NBA studio show stars Photos from TNT Sports, ESPN. Edit by Liam McGuire, Comeback Media.

Sports diehards and media watchers love studio shows, but the latest round of NBA broadcast rights negotiations shows a league risking worse “shoulder” programming in chase of the almighty dollar.

As the NBA readies a new package that will include first-time partner Amazon Prime Video and the potential return of NBC, it risks losing longtime partner TNT Sports, which pairs games with the popular Inside the NBA. At the same time, the NBA reportedly already agreed to a deal with Disney that includes ABC broadcasting the NBA Finals. While ESPN invests a great deal in NBA coverage, its studio show is notoriously brief and shuffles its cast constantly.

New reports indicate a rival network could poach or share Inside the NBA if TNT Sports loses NBA rights, but the league can’t know its fate until negotiations are done.

As a result, it’s not hard to imagine a new NBA broadcast rights package that includes several first-time studio setups, the end of Inside the NBA in its current form, and the haphazard ESPN show front and center.

That signals one of two things: Either a lot of trust in their new partners or straight-up ambivalence.

First, consider the league’s thinking. Losing a viral moment machine like Inside without any clear substitute would seem like a killer for the NBA. However, it’s worth considering the thinking of Adam Silver and league owners here. Sports leagues don’t make money directly from studio programming. Networks make ad dollars on hungry viewers who tune in early and stay late after games. To the leagues, it’s more like free marketing.

At the same time, the commentary from studio analysts is less predictable than game broadcasts. While basketball fans may count Inside as one of their favorite things about tuning into TNT game nights, for every classic joke or enlightening breakdown,  someone like Charles Barkley is just as likely to go viral for calling out the league or a player as he is for his Diet Coke addiction or disdain for the city of Galveston, Texas.

Beyond that, Silver has openly chided those who broadcast his league, calling for more “NFL-like” coverage, which is to say less lazy, narrative-based commentary. The NBA was always going to go with the highest bidder, but it’s possible that Silver’s opinions on current studio coverage infected the league’s approach to negotiations in some part. That’s not to say Silver dislikes Inside, but a refresh could be appealing to him and the league.

Certainly, bringing on Prime Video and NBC (should that deal go through) provides an opportunity for fresh faces. From national reporters to digital content creators to local announcers, basketball has a stuffed pipeline of talent. A league wouldn’t put a conference final on streaming (as the NBA reportedly will with Amazon) if the goal is traditionalism.

So there are pathways for the NBA to have its cake and eat it too when it comes to maximizing rights fees and maintaining strong promotion from studio shows and connected content.

That brings us to ESPN. We know the NBA previously exerted its influence over the worldwide leader, with longtime NBA Finals game analyst Mark Jackson the latest to allege his criticism over officiating led in part to his layoff from ESPN last year. Rather than external meddling, internal changes have largely kept ESPN’s NBA Countdown from finding a groove. That, and potentially the shortest segments in the history of studio shows.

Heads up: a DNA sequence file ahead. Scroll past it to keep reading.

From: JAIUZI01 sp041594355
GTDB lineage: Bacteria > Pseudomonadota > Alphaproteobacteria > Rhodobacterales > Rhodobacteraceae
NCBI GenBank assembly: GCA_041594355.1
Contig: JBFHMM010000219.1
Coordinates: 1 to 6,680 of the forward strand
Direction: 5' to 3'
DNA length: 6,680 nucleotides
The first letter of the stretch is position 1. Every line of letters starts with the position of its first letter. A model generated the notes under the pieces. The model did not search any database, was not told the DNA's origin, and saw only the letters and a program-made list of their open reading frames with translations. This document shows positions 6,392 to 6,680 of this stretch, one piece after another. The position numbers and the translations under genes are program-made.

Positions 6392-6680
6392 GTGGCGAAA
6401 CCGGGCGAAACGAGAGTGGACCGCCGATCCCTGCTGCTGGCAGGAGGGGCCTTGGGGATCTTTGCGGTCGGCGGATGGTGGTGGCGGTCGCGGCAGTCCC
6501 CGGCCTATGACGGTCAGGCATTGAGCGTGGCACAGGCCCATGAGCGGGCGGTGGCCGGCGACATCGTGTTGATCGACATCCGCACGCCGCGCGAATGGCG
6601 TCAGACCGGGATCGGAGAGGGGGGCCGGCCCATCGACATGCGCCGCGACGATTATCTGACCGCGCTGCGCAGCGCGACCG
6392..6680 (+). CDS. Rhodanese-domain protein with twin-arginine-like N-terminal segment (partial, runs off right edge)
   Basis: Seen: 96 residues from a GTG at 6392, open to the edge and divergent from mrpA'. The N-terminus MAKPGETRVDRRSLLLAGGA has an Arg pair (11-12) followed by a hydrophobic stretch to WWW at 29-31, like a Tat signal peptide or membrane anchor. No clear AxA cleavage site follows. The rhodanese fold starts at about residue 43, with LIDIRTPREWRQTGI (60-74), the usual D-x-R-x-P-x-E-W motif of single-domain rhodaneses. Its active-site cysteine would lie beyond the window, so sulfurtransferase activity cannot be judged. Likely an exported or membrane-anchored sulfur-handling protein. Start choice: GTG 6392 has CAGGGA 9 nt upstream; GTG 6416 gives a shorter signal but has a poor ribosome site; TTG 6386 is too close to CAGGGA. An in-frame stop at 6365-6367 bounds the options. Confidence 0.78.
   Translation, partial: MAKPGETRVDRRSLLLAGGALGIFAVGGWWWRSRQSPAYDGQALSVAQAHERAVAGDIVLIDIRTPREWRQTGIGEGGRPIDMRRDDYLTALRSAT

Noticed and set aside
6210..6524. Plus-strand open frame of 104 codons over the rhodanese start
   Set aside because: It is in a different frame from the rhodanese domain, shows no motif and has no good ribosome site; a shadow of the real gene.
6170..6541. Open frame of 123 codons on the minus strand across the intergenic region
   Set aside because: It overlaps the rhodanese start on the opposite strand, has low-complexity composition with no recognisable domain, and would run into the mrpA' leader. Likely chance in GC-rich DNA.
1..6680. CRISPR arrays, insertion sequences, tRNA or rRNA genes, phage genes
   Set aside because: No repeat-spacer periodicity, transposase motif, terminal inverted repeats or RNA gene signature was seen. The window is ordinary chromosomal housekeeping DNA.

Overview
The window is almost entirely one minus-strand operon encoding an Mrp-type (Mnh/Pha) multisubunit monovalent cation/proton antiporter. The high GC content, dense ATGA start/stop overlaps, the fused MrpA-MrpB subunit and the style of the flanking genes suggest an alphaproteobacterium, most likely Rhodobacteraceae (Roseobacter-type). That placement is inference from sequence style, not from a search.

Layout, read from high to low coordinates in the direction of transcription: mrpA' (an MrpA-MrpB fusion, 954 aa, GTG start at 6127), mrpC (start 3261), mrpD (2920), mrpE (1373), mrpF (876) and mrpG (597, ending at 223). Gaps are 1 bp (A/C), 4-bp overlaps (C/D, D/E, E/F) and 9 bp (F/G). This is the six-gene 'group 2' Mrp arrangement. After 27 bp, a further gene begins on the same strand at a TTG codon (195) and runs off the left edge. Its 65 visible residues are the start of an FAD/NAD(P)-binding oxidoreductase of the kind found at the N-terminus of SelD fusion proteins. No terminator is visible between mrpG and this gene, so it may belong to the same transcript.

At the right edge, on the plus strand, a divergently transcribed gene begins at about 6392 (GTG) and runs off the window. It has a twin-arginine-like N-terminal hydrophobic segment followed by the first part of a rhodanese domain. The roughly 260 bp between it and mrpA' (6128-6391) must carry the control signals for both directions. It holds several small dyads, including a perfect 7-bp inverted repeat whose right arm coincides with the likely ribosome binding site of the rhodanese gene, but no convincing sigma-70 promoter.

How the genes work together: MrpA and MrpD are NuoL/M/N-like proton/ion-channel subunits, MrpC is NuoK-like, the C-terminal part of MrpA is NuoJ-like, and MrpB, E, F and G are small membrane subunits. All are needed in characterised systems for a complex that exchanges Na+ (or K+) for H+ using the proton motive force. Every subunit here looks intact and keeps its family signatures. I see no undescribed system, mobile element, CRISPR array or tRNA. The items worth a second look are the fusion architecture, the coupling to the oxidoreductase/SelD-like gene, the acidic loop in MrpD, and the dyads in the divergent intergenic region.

By placing its most valuable property, the Finals, on ABC, the NBA is losing out on making that product the best it can be. On Countdown, you don’t get “NFL-like” coverage or narrative chatter. You hardly get anything at all. It’s Stephen A. Smith turning every conversation back toward the Knicks and Michael Wilbon doing his usual schtick. But there is no indication the NBA has a problem with Countdown‘s brevity, lack of consistency, or focus on ad revenue.

Taken in whole, this new NBA rights package signals a broader step into the unknown. Studio coverage is just one element.

Detractors have already highlighted how moving a significant portion of games to Amazon will jeopardize the discoverability of the sport, especially for young people. Making it harder to find games creates avoidable barriers to fandom.

There is nothing wrong with the NBA’s focus on putting its games where fans are and will be and ensuring the friendliest announcers it can get. Yet the long-running success of Inside the NBA shows the potential for a studio show. You could make a case Barkley is the single greatest ambassador for the league over the past two decades. People want to watch Inside, which makes them care about and watch the games. The same can be said of Baseball Tonight in its heyday, Joe Rogan’s embrace of MMA on the biggest podcast in the world, or someone like Chris Berman for the NFL.

When it comes to the NFL, it got lucky with its move to Prime Video. The streamer spent big in its purchase on Thursday Night Football, adding recognizable personalities for the studio like Charissa Thompson, Ryan Fitzpatrick, and Tony Gonzalez. The NBA could luck out there.

But Barkley has openly worried that Ernie Johnson could leave Inside if TNT loses NBA rights. ESPN continues to twiddle its thumbs. New networks might cheap out.

To get the greatest possible rights fees, the NBA could be sacrificing the type of ambassadorship and promotion that fans love.

About Brendon Kleen

Brendon is a Media Commentary staff writer at Awful Announcing. He has also covered basketball and sports business at Front Office Sports, SB Nation, Uproxx and more.